ETA: although my friend was in regular classes, she had one special class a week, where she would be assigned to do something rather challenging, like take the bus to a nearby city and go to the movies, or go grocery shopping and buy some specific items. This might sound difficult to someone who hasn’t spent much time around blind people, but she was 100% capable of doing these things. I was pretty freaking impressed at first, but eventually got used to the fact that she could do pretty much anything I could do…and usually better.

This matches my experience, except the blind person in question wasn’t really exceptional - pretty much a normal good student.

Until this thread it had never occurred to me that the blind should not be mixed with sighted students.

Thanks to everyone for their helpful replies. It’s good to see that schools do make accommodations for smart kids who are blind. (Also, forgot to mention that this would be happening largely pre-Americans with Disabilities Act, but I assume that at least some of you who have replied are old enough to have gone to school before a lot of this accommodation was made mandatory.)

Wow…those things do sound impossible to me (and sending someone who can’t see to the movies seems very mean :() That’s really cool that your friend could do those things. How on earth would she find specific things in the grocery store? (Assuming she wasn’t allowed to cheat and ask someone to help her find them.)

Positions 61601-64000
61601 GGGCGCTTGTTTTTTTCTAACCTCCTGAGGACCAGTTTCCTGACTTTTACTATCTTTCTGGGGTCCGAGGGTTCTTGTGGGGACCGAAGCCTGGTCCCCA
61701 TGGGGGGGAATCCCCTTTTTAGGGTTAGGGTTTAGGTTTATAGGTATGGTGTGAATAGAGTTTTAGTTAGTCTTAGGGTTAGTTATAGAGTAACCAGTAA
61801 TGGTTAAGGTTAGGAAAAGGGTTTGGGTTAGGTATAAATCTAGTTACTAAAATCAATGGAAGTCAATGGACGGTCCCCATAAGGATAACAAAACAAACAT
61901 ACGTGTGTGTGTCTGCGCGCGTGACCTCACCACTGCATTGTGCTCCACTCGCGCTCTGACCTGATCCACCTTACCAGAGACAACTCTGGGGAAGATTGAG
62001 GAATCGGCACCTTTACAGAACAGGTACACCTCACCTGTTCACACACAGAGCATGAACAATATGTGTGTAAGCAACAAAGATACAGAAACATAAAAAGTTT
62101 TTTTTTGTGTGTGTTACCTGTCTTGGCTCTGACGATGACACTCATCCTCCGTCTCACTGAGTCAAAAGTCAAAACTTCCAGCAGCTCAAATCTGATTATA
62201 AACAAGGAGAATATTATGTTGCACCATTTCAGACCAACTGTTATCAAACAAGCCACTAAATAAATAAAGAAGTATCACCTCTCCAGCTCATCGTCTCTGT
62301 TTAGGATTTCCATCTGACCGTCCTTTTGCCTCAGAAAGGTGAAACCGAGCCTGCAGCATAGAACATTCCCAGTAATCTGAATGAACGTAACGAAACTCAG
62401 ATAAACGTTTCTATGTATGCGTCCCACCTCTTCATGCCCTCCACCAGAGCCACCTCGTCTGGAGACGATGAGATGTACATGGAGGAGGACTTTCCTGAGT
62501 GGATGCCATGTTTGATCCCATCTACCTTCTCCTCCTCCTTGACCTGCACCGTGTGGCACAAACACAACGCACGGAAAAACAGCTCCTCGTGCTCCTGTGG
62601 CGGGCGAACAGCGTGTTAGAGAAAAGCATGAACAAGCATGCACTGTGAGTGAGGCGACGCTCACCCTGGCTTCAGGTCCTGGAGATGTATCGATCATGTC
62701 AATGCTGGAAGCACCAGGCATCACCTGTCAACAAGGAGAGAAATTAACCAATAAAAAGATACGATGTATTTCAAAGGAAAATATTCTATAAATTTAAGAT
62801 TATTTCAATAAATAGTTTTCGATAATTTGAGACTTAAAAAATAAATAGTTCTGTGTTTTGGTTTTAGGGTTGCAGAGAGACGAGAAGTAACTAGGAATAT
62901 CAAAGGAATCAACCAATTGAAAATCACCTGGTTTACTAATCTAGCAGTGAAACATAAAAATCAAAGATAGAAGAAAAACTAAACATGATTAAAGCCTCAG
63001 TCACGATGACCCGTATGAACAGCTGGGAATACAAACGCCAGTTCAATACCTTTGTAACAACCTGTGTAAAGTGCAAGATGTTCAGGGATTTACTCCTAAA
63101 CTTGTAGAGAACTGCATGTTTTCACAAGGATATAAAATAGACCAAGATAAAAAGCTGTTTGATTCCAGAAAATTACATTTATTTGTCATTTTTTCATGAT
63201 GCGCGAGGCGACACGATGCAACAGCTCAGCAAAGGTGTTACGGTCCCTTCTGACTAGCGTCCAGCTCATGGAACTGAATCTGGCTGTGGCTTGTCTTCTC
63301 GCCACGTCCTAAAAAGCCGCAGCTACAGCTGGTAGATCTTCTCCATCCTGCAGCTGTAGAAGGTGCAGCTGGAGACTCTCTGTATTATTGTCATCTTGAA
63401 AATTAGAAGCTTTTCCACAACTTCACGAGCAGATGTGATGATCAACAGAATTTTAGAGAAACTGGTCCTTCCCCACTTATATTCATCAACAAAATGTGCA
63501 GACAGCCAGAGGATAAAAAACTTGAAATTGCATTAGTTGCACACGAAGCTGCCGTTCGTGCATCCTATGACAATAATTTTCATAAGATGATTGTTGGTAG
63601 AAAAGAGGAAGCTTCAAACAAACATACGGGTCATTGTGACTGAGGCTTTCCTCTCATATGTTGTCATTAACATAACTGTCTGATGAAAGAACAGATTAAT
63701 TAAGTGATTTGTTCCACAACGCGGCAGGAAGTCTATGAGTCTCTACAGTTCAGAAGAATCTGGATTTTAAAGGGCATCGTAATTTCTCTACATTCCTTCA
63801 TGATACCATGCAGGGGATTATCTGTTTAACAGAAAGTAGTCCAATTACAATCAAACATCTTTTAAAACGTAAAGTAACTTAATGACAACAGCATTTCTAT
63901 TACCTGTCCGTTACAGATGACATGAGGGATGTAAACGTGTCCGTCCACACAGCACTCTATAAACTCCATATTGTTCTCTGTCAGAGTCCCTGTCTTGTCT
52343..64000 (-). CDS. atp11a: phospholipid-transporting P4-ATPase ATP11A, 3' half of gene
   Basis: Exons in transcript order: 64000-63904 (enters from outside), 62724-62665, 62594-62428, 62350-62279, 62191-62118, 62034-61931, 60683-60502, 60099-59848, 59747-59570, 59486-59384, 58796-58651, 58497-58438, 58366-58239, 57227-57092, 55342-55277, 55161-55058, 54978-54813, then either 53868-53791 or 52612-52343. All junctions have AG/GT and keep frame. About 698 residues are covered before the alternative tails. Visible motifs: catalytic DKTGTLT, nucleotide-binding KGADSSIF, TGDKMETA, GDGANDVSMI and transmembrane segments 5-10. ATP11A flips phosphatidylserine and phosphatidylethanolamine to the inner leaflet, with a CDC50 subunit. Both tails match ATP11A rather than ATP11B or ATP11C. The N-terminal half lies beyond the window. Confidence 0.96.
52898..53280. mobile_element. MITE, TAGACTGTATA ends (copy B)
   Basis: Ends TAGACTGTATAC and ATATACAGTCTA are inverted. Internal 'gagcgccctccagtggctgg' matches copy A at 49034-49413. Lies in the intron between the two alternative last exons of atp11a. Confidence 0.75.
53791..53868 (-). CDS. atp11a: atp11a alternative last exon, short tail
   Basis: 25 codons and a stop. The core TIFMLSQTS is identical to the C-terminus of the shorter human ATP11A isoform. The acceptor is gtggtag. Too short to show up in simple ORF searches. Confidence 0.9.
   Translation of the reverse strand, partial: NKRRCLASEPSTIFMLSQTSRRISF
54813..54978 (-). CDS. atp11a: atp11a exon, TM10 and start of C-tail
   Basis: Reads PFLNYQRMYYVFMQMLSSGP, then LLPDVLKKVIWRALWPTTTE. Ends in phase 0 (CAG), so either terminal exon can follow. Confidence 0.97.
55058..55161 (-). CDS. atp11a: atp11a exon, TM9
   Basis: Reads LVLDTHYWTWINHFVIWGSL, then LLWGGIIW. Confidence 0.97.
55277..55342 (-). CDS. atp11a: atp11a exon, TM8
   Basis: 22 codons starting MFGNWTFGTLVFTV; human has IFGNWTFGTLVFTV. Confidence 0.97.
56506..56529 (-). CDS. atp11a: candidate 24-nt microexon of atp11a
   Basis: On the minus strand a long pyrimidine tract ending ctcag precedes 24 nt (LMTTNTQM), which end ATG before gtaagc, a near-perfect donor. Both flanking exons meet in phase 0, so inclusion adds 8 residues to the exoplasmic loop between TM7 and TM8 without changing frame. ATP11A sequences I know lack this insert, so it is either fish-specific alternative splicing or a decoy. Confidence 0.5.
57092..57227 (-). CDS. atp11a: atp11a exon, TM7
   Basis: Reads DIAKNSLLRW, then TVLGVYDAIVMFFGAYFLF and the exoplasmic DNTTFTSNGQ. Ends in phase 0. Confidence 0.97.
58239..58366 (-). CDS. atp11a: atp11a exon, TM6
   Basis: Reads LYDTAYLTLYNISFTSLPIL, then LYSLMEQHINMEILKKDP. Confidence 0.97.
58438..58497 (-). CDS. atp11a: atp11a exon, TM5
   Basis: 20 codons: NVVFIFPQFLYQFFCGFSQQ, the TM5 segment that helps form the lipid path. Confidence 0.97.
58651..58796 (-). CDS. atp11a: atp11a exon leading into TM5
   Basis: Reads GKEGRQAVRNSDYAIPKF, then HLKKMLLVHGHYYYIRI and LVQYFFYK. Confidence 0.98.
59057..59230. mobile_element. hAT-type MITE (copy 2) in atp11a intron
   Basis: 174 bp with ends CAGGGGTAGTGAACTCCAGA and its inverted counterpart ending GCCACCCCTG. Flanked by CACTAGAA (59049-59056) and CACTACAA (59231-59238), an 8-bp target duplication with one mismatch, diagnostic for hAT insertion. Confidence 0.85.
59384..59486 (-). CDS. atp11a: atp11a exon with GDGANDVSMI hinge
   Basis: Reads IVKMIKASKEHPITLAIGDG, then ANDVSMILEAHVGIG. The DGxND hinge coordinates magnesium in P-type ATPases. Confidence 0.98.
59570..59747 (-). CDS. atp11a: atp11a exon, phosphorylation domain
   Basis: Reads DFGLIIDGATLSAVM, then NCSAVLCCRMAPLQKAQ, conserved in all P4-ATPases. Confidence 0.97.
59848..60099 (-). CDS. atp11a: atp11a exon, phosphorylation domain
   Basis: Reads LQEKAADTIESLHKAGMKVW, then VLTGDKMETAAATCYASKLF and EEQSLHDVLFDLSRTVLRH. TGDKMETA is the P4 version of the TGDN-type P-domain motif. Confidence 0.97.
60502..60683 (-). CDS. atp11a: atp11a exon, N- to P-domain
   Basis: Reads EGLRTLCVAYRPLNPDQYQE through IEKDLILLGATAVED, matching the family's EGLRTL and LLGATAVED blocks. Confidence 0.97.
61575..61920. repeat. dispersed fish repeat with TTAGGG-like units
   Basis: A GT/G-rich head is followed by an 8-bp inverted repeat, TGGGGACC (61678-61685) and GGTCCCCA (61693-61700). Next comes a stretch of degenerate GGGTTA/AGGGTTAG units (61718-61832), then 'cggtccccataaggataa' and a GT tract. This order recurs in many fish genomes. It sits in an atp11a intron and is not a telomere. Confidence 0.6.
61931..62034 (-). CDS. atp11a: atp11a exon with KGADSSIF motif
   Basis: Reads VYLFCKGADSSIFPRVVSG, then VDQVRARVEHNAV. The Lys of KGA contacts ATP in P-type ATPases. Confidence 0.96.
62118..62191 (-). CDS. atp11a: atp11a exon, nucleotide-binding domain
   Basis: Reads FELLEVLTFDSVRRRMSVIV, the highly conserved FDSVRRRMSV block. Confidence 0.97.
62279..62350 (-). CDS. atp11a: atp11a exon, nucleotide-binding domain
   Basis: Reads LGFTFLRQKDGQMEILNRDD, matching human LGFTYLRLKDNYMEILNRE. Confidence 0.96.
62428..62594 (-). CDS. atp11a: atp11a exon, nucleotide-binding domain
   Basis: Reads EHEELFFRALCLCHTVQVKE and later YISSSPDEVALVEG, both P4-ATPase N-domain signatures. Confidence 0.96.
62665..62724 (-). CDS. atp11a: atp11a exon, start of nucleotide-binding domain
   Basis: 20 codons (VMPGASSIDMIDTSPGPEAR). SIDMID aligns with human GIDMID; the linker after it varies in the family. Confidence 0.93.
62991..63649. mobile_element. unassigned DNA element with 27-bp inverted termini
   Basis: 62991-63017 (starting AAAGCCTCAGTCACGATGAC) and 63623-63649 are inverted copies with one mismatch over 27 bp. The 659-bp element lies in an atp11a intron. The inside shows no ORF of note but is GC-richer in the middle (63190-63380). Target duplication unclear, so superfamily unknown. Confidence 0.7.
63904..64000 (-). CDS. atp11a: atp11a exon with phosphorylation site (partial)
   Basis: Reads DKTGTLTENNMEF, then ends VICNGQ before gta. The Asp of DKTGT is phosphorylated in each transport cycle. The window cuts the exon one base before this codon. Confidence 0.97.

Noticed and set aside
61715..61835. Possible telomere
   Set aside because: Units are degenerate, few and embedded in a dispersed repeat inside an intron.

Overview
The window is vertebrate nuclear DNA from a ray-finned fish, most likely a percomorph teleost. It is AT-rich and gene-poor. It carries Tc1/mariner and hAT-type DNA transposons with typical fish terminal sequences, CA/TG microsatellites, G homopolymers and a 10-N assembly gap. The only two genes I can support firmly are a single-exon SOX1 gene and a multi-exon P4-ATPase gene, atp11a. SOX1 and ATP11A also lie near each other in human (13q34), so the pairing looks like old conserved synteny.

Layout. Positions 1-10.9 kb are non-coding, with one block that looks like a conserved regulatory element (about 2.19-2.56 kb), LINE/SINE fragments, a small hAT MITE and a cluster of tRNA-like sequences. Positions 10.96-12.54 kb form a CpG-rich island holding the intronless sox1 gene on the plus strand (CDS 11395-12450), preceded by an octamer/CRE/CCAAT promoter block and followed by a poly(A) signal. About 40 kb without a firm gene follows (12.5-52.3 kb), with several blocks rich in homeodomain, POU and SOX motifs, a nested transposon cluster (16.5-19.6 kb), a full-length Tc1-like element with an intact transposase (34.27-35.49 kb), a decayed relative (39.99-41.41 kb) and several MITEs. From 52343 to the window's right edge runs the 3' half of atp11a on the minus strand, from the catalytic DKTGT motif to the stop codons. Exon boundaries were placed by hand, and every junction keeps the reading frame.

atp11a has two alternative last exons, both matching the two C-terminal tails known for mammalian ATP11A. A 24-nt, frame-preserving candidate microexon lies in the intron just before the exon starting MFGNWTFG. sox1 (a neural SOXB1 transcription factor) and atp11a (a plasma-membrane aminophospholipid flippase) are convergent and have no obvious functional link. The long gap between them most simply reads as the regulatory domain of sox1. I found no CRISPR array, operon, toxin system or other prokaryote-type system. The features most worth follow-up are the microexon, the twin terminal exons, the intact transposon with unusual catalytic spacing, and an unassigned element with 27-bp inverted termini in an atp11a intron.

My friend John has been blind from birth. His parents sent him to a military boarding school at the age of 7. Crazy, but true.

I met him in college. He had people to read the textbooks and outside readings to him for anything that wasn’t available in Braille. The people who read to him were work-study students, usually someone from the same class. He also tape-recorded lectures so that he could listen to them again.

How is asking for help in locating items in a grocery store cheating? I’m sighted and I have to ask for help!

Well, if it’s a school assignment to go and get these certain things, I think they would probably think it was cheating if you didn’t find them yourself.